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Why Kaldi’s Coffee closed their Battlefield location

Kaldi’s Coffee, a St. Louis-owned company, has established itself as a reliable name on the coffee scene in the Springfield area.  They established themselves squarely in the south side coffee community several years ago with a spacious and well-appointed retail location in a high-end shopping center on Battlefield Road.  In their time at that location, they have offered a broad food menu, pastries, and a full coffee menu including single origin drip coffees, flavored coffees, and gourmet espresso drinks.  On top of that, they carried whole bean coffees roasted at the Kaldi’s roasterie based in the St. Louis area for bulk purchase.   Over time, Kaldi’s also set up shop on the Missouri State University campus with a small kiosk at the university library and another larger site at the student union.

A few weeks ago, I got word from several independent sources that it appeared that Kaldi’s was preparing to close the main Battlefield location, which to most people in the 417 area served as the central Springfield campus for all things Kaldi’s.  An all-staff meeting was scheduled for the evening of August 12, and based on the word running around, that Kaldi’s store would probably never open again.   That morning, I stocked up on whole bean Kaldi’s roasts just in case, and sure enough, the next morning, a sign was posted on the door that the Battlefield Kaldi’s location was now closed.  What amazed me was that none of my contacts at Kaldi’s Springfield or St. Louis would confirm to me what was going on.

The next morning, I swung by the Kaldi’s location on Battlefield to take to confirm they were closed and to take a photo of the sign explaining the closure.  While there, Josh Ferguson, one of the owners of Kaldi’s, came out the side door, introduced himself, and walked me through the whole decision to close the main Kaldi’s Coffee location in Springfield.

I’d known for a few months that the Kaldi’s management was not thrilled with the sales numbers at the Battlefield location, particularly the food to drink ratio of sales.  Kaldi’s has worked hard at their St. Louis locations to become known as a coffee company, not just another cafe with sandwiches that just happens to serve coffee.  I met a few months ago with Mike (North) Marquard, who is one of the trainers from St. Louis, and he had told me that the Battlefield location’s floor plan was based on the old Kaldi’s location but that most of their locations had been updated to have a much more coffee-focused floor plan.  He’d told me then that in an attempt to shift the sales to the coffee side of the ledger, there were planning on updating the Battlefield location as well in an attempt to bring the store up to par with the other Kaldi’s locations.  In my talk with Josh, he confirmed that had been their concern and their ultimate goal with the Battlefield location.

On the way to moving this ahead at the Battlefield Kaldi’s, things ran into a rut, though.  As the lease at the location was coming up for renewal, the landlord apparently wasn’t very open to negotiations.  Josh told me that they had planned on moving ahead with the remodel of the Battlefield location at a signficant expense, but that when the landlord wasn’t willing to work with them to come to a new lease agreement with which they could all be satisified, it put them in a spot of having to decide how important this Springfield store was to them.  He made it clear that he wasn’t blaming the landlord for the closing, but he said that the landlord piece of the puzzle was just another element that arose that was stacked against the Battlefield Kaldi’s location.  Josh said that ultimately they decided there were too many factors working against that location, so they decided to close the store.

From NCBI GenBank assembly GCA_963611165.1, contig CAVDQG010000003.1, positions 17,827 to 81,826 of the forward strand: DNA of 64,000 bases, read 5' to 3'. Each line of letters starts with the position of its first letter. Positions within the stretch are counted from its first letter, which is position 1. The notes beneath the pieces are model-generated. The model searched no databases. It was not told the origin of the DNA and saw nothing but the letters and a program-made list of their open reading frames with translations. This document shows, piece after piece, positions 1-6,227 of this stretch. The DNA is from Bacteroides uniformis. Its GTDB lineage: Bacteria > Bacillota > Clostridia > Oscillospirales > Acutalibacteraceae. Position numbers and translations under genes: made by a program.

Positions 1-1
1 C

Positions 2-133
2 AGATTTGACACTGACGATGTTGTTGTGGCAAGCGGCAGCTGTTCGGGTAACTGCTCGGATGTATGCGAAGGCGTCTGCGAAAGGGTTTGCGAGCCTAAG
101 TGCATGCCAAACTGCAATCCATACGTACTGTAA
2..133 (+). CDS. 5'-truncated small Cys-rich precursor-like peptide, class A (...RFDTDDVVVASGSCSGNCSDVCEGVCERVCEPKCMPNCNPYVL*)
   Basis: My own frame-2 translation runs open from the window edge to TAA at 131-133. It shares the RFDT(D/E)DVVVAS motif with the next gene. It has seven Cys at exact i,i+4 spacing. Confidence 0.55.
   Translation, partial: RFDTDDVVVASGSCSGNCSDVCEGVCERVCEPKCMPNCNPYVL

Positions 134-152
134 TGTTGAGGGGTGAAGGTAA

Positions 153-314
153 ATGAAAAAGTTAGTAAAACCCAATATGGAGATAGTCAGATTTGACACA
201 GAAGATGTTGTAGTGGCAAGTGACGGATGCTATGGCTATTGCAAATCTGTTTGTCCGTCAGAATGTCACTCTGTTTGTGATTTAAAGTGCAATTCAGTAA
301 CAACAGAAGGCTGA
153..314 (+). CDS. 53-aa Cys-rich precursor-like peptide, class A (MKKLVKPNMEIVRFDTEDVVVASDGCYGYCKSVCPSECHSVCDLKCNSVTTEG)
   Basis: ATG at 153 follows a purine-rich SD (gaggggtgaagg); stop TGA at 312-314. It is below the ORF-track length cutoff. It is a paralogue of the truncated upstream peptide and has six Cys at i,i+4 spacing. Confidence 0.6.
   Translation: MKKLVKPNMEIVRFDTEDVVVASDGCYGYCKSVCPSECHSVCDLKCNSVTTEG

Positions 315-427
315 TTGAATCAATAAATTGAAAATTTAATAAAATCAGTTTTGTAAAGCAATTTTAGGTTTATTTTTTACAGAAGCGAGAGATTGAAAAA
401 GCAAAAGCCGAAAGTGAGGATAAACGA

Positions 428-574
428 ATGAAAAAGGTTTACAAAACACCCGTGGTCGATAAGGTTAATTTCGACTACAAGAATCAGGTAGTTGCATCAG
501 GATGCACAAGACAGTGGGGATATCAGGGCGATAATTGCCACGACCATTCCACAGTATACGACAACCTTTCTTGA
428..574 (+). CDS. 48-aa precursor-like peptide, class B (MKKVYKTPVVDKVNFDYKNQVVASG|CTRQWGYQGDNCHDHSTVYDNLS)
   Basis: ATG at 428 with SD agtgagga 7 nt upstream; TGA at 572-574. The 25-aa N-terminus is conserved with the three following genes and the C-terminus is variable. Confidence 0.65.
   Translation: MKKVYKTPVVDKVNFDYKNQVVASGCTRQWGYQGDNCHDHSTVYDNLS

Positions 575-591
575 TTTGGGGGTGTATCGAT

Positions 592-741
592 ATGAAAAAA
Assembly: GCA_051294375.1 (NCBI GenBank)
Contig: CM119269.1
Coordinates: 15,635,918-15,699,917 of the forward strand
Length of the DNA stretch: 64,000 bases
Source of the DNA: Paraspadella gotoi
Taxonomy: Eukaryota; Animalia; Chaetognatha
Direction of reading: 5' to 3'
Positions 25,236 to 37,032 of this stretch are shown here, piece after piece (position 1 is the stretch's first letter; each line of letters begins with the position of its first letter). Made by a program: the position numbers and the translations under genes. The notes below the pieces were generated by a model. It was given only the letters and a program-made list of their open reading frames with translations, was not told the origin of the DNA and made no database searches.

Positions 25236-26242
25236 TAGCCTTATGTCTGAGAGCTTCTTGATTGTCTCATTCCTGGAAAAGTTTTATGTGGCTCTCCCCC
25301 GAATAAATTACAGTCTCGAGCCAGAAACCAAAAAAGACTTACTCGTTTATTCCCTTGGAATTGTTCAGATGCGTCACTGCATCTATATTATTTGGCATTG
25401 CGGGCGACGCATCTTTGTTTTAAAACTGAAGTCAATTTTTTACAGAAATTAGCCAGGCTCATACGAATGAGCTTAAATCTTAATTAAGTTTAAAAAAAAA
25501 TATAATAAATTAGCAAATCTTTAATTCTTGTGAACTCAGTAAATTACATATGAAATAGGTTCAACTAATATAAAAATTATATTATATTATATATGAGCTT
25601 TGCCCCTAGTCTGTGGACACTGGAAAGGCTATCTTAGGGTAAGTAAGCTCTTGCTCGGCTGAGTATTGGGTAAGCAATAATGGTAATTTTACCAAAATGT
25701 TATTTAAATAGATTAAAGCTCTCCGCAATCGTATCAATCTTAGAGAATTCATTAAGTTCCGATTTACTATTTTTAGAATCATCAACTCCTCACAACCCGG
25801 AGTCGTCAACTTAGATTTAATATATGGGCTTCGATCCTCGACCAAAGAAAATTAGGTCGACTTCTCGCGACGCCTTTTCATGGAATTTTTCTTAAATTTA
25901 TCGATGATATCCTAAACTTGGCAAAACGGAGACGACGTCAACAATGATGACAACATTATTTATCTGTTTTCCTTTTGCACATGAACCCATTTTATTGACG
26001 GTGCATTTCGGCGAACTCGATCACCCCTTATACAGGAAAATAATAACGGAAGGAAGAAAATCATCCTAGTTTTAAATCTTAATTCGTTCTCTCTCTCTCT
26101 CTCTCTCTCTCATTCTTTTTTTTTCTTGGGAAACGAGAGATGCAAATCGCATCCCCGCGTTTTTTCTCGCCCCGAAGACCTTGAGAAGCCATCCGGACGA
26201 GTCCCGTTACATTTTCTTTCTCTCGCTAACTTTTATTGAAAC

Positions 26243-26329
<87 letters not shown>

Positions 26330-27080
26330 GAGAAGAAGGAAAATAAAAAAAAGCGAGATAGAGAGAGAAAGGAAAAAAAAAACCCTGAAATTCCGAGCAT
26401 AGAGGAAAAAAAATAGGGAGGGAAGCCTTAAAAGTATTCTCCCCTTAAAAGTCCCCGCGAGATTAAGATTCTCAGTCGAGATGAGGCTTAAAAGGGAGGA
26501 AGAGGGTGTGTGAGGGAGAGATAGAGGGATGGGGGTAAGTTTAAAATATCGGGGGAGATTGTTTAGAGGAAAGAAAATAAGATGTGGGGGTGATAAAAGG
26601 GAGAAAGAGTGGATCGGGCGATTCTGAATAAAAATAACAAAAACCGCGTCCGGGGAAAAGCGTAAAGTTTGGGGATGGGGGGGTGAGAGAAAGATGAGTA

In my opinion, as the Kaldi’s coffee roasting operation has ramped up over the past few years and improved its quality, Kaldi’s had become the best coffee on the south side of Springfield.  I asked Josh where he thought the dedicated Kaldi’s customers would go.  He smiled and said, “That’s a very good question.”  While he noted that he expected the true coffee lovers would migrate to The Coffee Ethic downtown, we both agreed that Park Central Square was quite a drive for some of the more south side customers.  I asked him whether his less travel-inclined customers would migrate more toward Panera on Battlefield due to its cafe feel, and he acknowledged that may be the case, or they might move further north or further south to the two Starbucks locations within driving distance up and down Campbell.

Josh acknowledged that they really liked Springfield, and they saw room for possibly coming back into the Springfield market in 4 or 5 years, but that in the near future, their presence would be limited to the Missouri State kiosks at the student union and the library.  I’ve talked to a now-former employee from Kaldi’s who noted that Kaldi’s moved three of the Battlefield employees to the MSU locations.  At least one other employee has shifted to the newly opened Dancing Mule Coffee on Glenstone south of Sunshine.

In the end, it’s sad that Kaldi’s on Battlefield closed.  It was an excellent coffee cafe with good food and excellent baked goods.  Their roasterie provided a solid selection of single origin and flavored coffees that improved over the years, and in the  past couple weeks, I’ve enjoyed the last of the whole bean purchases I made that last day the Kaldi’s Battlefield location was open.

If you were  a regular Kaldi’s customer, I’d be interested in hearing what coffee shop you ended up giving your business to after Kaldi’s closed.